Development of a Feedback Control System for a Lab-Scale Biomass Combustion System Using Programmable Logic Controller

The application of combustion technologies for thermal conversion of biomass and solid wastes to energy has been a major solution to the effective handling of wastes over a long period of time. Lab-scale biomass combustion systems have been observed to be economically viable and socially acceptable, but major concerns are the environmental impacts of the process and deviation of temperature distribution within the combustion chamber. Both high and low combustion chamber temperature may affect the overall combustion efficiency and gaseous emissions. Therefore, there is an urgent need to develop a control system which measures the deviations of chamber temperature from set target values, sends these deviations (which generates disturbances in the system) in the form of feedback signal (as input), and control operating conditions for correcting the errors. In this research study, major components of the feedback control system were determined, assembled, and tested. In addition, control algorithms were developed to actuate operating conditions (e.g., air velocity, fuel feeding rate) using ladder logic functions embedded in the Programmable Logic Controller (PLC). The developed control algorithm having chamber temperature as a feedback signal is integrated into the lab-scale swirling fluidized bed combustor (SFBC) to investigate the temperature distribution at different heights of the combustion chamber based on various operating conditions. The air blower rates and the fuel feeding rates obtained from automatic control operations were correlated with manual inputs. There was no observable difference in the correlated results, thus indicating that the written PLC program functions were adequate in designing the experimental study of the lab-scale SFBC. The experimental results were analyzed to study the effect of air velocity operating at 222-273 ft/min and fuel feeding rate of 60-90 rpm on the chamber temperature. The developed temperature-based feedback control system was shown to be adequate in controlling the airflow and the fuel feeding rate for the overall biomass combustion process as it helps to minimize the steady-state error.

Semi-Analytic Method in Fast Evaluation of Thermal Management Solution in Energy Storage System

This article presents the application of the semi-analytic method (SAM) in the thermal management solution (TMS) of the energy storage system (ESS). The TMS studied in this work is fluid cooling. In fluid cooling, both effective heat conduction and heat convection are indispensable due to the heat transfer from solid to fluid. Correspondingly, an efficient TMS requires a design investigation of the following parameters: fluid inlet temperature, ESS initial temperature, fluid flow rate, working c rate, continuous working time, and materials properties. Their variation induces a change of thermal performance in the battery module, which is usually evaluated by numerical simulation. Compared to complicated computation resources and long computation time in simulation, the SAM is developed in this article to predict the thermal influence within a few seconds. In SAM, a fast prediction model is reckoned by combining numerical simulation with theoretical/empirical equations. The SAM can explore the thermal effect of boundary parameters in both steady-state and transient heat transfer scenarios within a short time. Therefore, the SAM developed in this work can simplify the design cycle of TMS and inspire more possibilities in TMS design.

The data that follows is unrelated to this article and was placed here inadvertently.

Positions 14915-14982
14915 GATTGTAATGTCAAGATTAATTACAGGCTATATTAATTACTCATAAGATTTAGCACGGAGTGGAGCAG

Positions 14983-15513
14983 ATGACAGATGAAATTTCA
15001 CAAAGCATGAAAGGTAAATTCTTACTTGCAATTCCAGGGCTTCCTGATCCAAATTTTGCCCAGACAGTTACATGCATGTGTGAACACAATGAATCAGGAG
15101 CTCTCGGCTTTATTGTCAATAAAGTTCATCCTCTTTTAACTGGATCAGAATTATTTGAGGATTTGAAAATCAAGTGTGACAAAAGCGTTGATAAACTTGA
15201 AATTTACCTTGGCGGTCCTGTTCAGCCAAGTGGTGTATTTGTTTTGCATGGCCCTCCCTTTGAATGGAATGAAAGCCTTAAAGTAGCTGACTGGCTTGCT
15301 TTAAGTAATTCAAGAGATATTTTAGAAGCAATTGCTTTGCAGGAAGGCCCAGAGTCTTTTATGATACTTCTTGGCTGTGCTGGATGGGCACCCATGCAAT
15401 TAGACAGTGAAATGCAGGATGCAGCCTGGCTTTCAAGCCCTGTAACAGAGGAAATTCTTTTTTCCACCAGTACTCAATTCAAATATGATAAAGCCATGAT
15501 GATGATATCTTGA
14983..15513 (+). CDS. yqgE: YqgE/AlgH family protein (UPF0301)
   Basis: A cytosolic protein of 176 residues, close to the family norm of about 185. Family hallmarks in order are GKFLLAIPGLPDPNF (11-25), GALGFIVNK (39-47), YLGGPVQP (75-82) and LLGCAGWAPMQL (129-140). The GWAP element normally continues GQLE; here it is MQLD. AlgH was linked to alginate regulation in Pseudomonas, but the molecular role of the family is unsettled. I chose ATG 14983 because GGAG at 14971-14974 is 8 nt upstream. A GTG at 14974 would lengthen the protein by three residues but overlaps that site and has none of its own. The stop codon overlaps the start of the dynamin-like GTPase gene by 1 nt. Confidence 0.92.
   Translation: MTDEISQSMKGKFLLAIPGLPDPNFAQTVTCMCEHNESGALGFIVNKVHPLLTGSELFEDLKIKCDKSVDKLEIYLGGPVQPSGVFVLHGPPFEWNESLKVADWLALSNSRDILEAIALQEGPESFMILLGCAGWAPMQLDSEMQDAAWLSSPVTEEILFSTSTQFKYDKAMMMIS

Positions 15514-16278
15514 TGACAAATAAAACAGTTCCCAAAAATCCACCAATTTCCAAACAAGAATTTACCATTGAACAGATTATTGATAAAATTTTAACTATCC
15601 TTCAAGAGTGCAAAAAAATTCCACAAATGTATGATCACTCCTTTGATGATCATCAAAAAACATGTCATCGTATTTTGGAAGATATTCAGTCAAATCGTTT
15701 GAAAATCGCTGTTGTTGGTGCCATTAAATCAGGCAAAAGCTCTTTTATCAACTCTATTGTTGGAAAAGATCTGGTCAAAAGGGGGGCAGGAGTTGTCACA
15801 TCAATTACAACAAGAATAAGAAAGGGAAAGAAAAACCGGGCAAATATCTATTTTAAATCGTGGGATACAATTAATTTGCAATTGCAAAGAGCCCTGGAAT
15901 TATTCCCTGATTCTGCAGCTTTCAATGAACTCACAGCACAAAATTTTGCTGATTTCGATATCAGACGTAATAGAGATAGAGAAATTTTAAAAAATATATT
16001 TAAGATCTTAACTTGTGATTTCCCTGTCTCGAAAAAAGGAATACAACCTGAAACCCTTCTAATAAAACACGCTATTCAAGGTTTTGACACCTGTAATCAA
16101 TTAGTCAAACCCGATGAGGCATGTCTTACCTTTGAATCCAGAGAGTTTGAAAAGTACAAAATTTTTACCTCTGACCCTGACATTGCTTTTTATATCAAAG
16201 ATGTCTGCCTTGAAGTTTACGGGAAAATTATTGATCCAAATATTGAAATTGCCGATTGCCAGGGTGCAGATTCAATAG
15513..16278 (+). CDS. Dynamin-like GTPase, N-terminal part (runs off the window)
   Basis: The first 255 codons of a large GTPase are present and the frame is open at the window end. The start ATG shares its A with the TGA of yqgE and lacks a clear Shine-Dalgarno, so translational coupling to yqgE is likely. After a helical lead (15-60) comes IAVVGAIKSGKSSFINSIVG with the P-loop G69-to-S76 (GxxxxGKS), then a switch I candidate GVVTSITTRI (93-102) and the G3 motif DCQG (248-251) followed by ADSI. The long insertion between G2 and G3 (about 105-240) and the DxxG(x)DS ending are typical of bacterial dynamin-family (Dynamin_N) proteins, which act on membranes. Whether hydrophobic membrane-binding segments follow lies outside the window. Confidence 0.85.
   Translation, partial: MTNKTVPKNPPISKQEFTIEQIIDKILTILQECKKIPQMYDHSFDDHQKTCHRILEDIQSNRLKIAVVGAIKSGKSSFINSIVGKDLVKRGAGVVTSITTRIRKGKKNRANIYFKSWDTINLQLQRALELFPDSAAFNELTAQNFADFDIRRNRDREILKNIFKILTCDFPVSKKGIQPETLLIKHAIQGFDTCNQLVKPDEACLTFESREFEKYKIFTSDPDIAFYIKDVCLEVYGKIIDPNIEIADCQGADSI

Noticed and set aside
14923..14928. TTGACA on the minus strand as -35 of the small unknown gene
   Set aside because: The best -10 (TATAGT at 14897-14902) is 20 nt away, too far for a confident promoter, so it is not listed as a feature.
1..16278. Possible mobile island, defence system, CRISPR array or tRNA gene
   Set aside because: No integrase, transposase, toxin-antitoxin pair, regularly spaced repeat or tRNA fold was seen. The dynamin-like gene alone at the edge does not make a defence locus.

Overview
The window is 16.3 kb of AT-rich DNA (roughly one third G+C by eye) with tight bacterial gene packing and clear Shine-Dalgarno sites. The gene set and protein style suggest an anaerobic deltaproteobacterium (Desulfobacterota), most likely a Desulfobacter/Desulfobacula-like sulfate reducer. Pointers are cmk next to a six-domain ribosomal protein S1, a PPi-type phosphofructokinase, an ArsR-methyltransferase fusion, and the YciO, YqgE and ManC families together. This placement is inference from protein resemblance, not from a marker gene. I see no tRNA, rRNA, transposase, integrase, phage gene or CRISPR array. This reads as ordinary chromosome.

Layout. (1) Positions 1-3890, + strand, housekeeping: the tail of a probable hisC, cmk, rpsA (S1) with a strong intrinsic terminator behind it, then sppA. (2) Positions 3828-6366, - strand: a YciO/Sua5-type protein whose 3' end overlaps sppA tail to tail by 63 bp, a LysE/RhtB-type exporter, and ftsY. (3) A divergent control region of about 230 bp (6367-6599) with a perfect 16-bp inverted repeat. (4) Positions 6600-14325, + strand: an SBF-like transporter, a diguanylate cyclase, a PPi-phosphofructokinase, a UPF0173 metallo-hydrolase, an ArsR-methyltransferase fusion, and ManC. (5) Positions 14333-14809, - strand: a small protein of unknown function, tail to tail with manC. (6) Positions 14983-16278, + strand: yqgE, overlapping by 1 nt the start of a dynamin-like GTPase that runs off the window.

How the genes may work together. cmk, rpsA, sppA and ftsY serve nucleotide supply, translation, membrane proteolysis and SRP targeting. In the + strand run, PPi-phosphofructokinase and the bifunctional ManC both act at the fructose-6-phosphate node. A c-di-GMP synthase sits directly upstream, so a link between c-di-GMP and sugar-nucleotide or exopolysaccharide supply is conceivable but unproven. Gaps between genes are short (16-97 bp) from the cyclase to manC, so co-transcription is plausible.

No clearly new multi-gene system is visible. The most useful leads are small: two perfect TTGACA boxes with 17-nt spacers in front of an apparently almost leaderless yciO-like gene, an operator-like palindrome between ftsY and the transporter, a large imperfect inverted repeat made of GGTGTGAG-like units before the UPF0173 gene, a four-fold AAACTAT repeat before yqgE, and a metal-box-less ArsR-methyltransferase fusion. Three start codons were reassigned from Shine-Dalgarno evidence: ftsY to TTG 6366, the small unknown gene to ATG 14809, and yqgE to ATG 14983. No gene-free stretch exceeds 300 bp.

Optimizing the Performance of Thermoelectric for Cooling Computer Chips Using Different Types of Electrical Pulses

Thermoelectric technology is currently being used in many industrial applications for cooling, heating and generating electricity. This research mainly focuses on using thermoelectric to cool down high-speed computer chips at different operating conditions. A previously developed and validated three-dimensional model for optimizing and assessing the performance of cascaded thermoelectric and non-cascaded thermoelectric is used in this study to investigate the possibility of decreasing the hotspot temperature of computer chip. Additionally, a test assembly is built and tested at steady-state and transient conditions. The obtained optimum thermoelectric current at steady-state condition is used to conduct a number of pulsed tests (i.e. transient tests) with different shapes to cool the computer chips hotspots. The results of the steady-state tests showed that at hotspot heat rate of 15.58 W (5.97 W/cm2), using thermoelectric current of 4.5 A has resulted in decreasing the hotspot temperature at open circuit condition (89.3 °C) by 50.1 °C. Maximum and minimum hotspot temperatures have been affected by ON and OFF duration of the electrical current pulse. Maximum hotspot temperature was resulted by longer OFF pulse period. In addition, longer ON pulse period has generated the minimum hotspot temperature.

Ozone Assisted Low Temperature Catalytic Benzene Oxidation over Al2O3, SiO2, AlOOH Supported Ni/Pd Catalytic